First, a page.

How to Find an LGBT-Friendly Adoption Agency
BY Alex Davidson
October 09 2013 3:16 PM ET
There are a lot of questions to answer when deciding to become a parent. One of the main ones, if you choose adoption, is which agency should you use? If you’re LGBT, you definitely have to be aware of an agency’s values and its track record, if it has one, with LGBT families.
A quick way to vet agencies you’re choosing is to see if they’re listed on the Human Rights Campaign’s All Children-All Families list.
According to HRC’s website, the All Children-All Families initiative “seeks to enhance LGBT cultural competence among child welfare professionals and educate LGBT people about opportunities to become foster or adoptive parents to waiting children.”
Does this matter? Yes, it definitely does. My husband and I chose our agency because of its gay-friendly attitude. Although it had not yet been certified by HRC — it has been since — we felt it was important to work with an agency that had a long record of providing competent and equal service to LGBT families. Little did we know that our agency was an outlier. According to HRC’s Promising Practices Guide, which helps agencies get certified in LGBT-friendly policies, most adoption providers don’t reach out to LGBT people:
“Research shows, however, that less than one-fifth of adoption agencies attempt to recruit adoptive parents from the lesbian and gay community. Even in states where it is legal for LGBT people to adopt children and youth from the foster care system, many LGBT people believe agencies will not welcome them, or they fear that they will be treated as second-class applicants when seeking to adopt.
“This is especially true for transgender people, about whom there is widespread confusion and misinformation. Transgender people face high levels of discrimination, especially regarding their ability to be effective parents.”
To get certified by HRC as LGBT-friendly, agencies work with the HRC Family Project and All Children-All Families Advisory Council members to evaluate and update their policies as needed, working toward 10 benchmarks of LGBT competence outlined in the Promising Practices Guide. When an agency achieves each of the 10 benchmarks, it is awarded the All Children-All Families Agency Seal of Recognition. Here are the 10 benchmarks:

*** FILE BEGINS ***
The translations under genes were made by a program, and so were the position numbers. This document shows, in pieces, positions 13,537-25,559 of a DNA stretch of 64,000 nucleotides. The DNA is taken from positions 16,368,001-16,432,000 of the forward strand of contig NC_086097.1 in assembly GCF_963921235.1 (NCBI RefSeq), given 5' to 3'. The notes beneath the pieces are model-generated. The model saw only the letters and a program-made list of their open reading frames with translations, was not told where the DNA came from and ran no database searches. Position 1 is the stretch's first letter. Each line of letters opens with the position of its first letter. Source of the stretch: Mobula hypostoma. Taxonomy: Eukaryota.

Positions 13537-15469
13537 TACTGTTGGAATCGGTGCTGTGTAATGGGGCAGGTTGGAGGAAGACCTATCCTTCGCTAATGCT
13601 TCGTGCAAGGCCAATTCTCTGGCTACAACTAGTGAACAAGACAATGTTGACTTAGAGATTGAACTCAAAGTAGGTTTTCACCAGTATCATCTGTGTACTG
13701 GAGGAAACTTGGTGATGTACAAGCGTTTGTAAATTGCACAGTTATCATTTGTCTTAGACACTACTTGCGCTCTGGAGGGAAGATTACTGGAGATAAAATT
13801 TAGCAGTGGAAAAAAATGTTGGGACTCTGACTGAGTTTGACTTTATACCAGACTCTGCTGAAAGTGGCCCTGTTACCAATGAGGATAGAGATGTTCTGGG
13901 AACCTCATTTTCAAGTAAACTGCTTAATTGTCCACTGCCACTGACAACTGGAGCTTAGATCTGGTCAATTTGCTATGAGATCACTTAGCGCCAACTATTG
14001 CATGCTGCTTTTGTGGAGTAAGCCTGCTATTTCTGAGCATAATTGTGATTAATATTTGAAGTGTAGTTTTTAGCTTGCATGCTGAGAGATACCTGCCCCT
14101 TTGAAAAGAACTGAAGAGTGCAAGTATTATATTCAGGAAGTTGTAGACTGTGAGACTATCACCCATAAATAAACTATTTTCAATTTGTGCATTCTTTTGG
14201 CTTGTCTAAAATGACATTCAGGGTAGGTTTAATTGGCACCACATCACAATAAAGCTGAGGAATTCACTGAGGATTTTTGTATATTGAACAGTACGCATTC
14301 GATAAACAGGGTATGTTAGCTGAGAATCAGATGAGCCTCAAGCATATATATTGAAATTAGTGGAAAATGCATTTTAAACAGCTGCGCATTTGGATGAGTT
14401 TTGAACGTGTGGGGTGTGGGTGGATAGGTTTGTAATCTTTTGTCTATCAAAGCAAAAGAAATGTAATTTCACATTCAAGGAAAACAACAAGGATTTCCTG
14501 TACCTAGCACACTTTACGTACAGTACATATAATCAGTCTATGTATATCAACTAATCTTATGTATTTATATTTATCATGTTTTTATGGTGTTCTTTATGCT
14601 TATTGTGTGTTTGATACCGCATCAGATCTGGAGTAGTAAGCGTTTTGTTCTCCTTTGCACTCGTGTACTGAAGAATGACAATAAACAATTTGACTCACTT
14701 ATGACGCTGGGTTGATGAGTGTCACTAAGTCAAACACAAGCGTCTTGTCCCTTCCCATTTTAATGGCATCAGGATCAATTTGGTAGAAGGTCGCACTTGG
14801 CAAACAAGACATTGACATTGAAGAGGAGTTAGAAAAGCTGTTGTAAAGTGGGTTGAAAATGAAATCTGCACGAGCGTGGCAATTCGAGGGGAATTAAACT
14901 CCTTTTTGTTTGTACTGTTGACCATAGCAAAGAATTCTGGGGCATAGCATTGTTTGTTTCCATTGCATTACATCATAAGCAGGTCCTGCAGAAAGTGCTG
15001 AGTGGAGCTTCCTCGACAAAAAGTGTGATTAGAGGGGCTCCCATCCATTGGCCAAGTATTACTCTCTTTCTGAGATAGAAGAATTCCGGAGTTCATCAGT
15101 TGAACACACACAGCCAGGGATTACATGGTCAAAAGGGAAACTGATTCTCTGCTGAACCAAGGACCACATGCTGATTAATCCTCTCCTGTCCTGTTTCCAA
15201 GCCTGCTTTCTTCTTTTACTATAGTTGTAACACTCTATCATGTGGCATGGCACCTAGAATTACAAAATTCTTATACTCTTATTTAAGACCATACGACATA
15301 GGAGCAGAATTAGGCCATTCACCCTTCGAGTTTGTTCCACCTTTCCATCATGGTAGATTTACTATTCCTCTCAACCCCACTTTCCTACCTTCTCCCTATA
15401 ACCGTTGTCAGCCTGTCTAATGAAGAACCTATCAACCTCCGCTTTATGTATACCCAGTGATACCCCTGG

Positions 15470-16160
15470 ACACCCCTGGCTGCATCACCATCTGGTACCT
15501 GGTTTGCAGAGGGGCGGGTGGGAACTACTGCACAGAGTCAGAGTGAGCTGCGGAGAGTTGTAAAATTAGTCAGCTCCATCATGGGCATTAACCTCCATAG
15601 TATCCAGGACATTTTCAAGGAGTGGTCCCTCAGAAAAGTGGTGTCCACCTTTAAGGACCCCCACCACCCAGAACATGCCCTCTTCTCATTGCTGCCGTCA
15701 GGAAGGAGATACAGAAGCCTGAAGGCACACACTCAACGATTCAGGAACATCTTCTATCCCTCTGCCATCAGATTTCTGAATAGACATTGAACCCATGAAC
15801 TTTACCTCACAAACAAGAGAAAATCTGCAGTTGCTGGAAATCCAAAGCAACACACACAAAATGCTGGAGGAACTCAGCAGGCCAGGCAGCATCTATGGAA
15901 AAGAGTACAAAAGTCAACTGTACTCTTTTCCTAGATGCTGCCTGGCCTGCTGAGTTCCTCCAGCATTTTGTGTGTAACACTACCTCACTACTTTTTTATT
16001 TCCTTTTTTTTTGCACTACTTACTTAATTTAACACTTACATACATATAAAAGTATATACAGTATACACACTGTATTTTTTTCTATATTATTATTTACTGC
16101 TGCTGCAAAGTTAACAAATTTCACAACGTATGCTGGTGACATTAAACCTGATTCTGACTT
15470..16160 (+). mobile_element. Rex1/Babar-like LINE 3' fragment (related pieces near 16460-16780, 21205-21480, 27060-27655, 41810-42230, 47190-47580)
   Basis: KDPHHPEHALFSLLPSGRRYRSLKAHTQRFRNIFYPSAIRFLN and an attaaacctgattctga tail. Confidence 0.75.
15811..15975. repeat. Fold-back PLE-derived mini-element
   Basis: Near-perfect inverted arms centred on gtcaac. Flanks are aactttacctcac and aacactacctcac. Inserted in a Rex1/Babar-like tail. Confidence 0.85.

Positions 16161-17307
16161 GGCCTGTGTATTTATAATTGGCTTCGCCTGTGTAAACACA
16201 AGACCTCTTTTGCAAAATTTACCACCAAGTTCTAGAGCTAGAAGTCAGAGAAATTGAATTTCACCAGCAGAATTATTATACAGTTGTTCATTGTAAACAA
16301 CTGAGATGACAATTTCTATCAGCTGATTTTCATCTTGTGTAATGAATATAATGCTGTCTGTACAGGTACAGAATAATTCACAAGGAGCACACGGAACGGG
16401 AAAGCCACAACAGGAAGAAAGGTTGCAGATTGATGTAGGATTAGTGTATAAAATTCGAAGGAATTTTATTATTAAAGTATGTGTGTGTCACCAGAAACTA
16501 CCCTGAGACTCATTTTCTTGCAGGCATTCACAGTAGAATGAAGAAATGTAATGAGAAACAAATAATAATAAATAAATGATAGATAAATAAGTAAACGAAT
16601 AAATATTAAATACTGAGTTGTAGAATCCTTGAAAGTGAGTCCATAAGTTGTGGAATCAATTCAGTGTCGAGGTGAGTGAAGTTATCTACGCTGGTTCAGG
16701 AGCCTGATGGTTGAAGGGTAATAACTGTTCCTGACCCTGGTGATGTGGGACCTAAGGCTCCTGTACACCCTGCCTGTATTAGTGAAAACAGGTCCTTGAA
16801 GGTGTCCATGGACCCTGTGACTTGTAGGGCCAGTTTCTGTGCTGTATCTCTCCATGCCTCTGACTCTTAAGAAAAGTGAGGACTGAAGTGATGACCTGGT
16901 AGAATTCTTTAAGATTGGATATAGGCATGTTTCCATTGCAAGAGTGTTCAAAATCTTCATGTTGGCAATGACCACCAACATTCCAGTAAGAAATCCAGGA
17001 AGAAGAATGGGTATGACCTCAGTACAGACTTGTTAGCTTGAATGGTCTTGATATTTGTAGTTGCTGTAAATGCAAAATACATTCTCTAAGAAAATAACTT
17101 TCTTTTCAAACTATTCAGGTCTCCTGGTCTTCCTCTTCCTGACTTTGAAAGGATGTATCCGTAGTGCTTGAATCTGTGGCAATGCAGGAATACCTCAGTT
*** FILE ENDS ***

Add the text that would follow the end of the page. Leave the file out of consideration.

1. The agency’s client nondiscrimination statement includes “sexual orientation.”
2. The agency’s client nondiscrimination statement includes “gender identity” and “gender expression.”
3. The agency’s employment nondiscrimination statement includes “sexual orientation.”
4. The agency’s employment nondiscrimination statement includes “gender identity.”
5. All agency employees receive the training required to work effectively and competently with LGBT clients.
6. The agency proactively educates and advocates for LGBT-inclusive and affirming practices among its organizational partners, collaborators, and contractors.
7. All agency-controlled forms and internal documents use inclusive language (e.g., “partner” instead of “spouse” or “parent 1” and “parent 2” rather than “mother” and “father”).
8. All external communications (website, printed materials and recruitment activities) explicitly reflect the agency’s commitment to working with LGBT individuals and families.
9. The agency includes standardized LGBT-specific language, examples and exercises in all family training and education activities (MAPP, PRIDE, etc.).
10. The agency has had placements/finalized adoptions with several LGBT foster or adoptive parents and/or has provided foster/adoption services to LGBT families within the past year.
Contact reporter Alex Davidson on Twitter at Twitter.com/adwildcat.
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